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Crime scene tape is a long, thin material used to secure crime scenes by indicating that access will be denied to people who are not authorized to be in the area. The goal is to create a simple barrier to help prevent contamination of the crime scene while a crime is investigated. Many law enforcement professionals carry barrier tape in their kits, with their agencies ordering it from professional suppliers. People who are interested in this tape as a novelty item can often find it for sale at police surplus stores and novelty shops.
Classically, crime scene tape is bright yellow so that it will be highly visible, with black lettering and symbols, such as stripes. “Crime Scene: Do Not Cross” is a popular choice for lettering, and the tape may also reference the specific agency doing the investigating, such as police or a government agency concerned with national security and criminal investigations. As a barrier, the tape is primarily visual, since people can easily duck under it or step over it.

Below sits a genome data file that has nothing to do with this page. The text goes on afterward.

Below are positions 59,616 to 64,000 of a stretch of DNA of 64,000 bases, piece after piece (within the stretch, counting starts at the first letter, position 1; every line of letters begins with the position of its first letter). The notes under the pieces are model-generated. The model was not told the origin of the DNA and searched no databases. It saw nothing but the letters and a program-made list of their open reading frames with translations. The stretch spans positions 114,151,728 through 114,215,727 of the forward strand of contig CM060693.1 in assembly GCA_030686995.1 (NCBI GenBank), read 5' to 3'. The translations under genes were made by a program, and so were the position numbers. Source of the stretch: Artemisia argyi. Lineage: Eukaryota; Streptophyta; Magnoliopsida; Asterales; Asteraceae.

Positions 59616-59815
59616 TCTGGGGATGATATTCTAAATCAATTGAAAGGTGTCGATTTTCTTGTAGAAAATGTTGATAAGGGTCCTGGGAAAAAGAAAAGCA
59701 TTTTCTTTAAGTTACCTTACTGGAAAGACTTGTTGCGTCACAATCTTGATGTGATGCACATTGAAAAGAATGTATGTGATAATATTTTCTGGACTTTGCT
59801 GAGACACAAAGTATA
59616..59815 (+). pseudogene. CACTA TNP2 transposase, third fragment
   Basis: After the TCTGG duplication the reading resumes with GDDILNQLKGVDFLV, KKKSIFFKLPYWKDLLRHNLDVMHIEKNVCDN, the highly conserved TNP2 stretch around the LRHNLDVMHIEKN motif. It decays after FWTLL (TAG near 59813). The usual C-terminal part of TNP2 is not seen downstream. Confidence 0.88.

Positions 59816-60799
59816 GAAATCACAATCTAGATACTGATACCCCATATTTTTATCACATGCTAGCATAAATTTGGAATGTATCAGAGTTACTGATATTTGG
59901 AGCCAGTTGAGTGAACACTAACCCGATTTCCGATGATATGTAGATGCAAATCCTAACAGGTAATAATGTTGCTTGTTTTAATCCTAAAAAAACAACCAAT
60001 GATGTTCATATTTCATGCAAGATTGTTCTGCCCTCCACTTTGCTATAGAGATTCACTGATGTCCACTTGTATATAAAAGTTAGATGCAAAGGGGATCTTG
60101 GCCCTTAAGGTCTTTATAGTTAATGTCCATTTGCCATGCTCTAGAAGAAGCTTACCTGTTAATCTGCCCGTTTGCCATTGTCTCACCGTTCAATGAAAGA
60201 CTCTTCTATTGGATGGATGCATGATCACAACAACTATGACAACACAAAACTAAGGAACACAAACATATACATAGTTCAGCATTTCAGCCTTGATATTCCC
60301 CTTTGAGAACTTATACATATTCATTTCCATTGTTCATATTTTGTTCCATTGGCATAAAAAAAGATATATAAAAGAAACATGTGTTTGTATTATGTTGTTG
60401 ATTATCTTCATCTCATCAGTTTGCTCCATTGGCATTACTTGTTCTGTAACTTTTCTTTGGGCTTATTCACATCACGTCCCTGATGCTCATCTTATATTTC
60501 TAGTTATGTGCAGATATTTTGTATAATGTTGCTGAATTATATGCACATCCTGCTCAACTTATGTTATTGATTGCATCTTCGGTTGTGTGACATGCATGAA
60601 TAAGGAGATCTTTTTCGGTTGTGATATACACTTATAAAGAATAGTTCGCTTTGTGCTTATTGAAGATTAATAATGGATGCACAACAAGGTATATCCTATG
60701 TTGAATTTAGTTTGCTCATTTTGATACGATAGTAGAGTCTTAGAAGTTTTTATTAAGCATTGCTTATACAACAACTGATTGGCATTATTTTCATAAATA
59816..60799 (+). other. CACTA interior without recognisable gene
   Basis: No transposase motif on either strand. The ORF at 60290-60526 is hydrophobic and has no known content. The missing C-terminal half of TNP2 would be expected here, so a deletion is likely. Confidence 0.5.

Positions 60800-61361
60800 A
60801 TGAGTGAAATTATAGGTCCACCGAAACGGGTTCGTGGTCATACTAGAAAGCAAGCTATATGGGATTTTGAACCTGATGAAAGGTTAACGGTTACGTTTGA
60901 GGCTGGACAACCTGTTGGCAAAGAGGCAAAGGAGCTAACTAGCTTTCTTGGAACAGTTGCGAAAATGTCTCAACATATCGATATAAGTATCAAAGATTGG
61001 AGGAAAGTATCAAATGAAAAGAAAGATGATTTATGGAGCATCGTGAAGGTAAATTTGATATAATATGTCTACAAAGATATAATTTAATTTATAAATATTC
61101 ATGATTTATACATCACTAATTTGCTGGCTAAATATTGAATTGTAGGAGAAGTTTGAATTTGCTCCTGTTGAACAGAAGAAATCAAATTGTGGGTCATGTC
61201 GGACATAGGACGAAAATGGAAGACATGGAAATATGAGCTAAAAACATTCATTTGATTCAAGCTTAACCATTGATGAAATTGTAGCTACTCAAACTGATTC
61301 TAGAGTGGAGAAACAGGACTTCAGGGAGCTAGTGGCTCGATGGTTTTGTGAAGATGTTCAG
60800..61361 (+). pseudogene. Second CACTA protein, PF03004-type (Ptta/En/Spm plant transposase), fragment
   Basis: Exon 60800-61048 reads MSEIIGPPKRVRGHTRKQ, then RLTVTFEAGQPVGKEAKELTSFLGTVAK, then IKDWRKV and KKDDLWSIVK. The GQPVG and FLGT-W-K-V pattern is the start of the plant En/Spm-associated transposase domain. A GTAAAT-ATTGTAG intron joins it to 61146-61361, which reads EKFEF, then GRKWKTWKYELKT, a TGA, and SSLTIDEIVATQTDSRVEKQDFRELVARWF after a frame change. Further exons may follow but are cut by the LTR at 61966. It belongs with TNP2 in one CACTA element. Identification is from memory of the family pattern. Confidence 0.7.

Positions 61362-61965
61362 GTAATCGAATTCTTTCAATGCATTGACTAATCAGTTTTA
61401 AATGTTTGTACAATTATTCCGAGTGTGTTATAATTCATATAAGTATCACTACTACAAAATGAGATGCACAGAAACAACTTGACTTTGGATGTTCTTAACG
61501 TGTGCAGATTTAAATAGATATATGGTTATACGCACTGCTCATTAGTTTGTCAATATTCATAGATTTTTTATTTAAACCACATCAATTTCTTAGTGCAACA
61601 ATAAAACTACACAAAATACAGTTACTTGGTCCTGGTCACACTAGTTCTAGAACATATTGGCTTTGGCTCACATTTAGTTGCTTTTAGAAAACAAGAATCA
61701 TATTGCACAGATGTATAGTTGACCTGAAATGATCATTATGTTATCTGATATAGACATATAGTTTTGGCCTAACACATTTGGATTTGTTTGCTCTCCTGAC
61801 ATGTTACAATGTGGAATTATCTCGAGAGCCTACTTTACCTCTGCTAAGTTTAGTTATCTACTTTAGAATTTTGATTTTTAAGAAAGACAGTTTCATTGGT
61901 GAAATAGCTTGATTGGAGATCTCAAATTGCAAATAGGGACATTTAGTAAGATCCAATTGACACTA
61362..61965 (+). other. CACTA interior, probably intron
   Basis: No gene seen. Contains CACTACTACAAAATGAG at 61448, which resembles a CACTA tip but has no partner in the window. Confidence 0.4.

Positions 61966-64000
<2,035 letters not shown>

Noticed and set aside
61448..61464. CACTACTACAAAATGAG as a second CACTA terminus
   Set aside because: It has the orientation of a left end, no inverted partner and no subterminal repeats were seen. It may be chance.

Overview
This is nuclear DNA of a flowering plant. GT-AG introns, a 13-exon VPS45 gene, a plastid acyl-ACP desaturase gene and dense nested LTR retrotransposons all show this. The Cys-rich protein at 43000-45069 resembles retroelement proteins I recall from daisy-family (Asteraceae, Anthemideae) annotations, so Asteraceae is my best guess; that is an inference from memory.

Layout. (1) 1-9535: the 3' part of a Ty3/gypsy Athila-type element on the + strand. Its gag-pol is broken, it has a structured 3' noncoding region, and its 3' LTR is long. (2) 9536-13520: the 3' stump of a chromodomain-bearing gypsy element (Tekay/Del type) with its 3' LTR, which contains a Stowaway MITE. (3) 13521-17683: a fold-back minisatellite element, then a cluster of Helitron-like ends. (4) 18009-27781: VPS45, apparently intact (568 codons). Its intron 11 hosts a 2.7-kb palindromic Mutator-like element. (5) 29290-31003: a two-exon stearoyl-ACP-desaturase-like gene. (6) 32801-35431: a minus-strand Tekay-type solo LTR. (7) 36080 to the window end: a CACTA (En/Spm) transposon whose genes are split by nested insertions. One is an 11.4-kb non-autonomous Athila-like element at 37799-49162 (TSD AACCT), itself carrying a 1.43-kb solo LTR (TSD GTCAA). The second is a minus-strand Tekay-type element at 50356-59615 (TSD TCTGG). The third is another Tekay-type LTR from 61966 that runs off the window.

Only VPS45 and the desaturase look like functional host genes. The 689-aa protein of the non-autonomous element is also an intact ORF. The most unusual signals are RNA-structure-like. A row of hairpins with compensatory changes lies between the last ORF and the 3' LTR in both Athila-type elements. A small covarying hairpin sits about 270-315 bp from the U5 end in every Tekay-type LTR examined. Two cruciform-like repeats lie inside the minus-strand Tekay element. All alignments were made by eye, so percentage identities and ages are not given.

When law enforcement officials arrive at the scene of a crime, they may choose to put up this tape if they feel that sensitive evidence could be damaged or compromised. Murders and other serious crimes are usually grounds for breaking it out, and the tape may also be used in high-profile robberies and other cases. Once the tape is strung, officers may be posted in the area to ensure that only people with authorized identification are allowed to cross the barrier and enter the area.
It is extremely easy to destroy or contaminate evidence at the scene of a crime. Law enforcement officers are specially trained to navigate crime scenes and work with evidence to ensure that it is collected, handled, processed, and stored properly so that it can be used in investigation and presented as valid in court. Members of the general public do not have this training, and some may even have malicious intent to damage evidence if they can access the scene, making the barrier tape especially important.
In addition to being used to seal off sites under investigation, crime scene tape may also be installed over doorways, along with official seals to indicate that a room or building should not be entered without authorization. If someone does enter the room, he or she will break the seal, alerting law enforcement to the fact that the scene may have been compromised.
Very interesting article but could you tell us when crime scene tape first came into use and by who?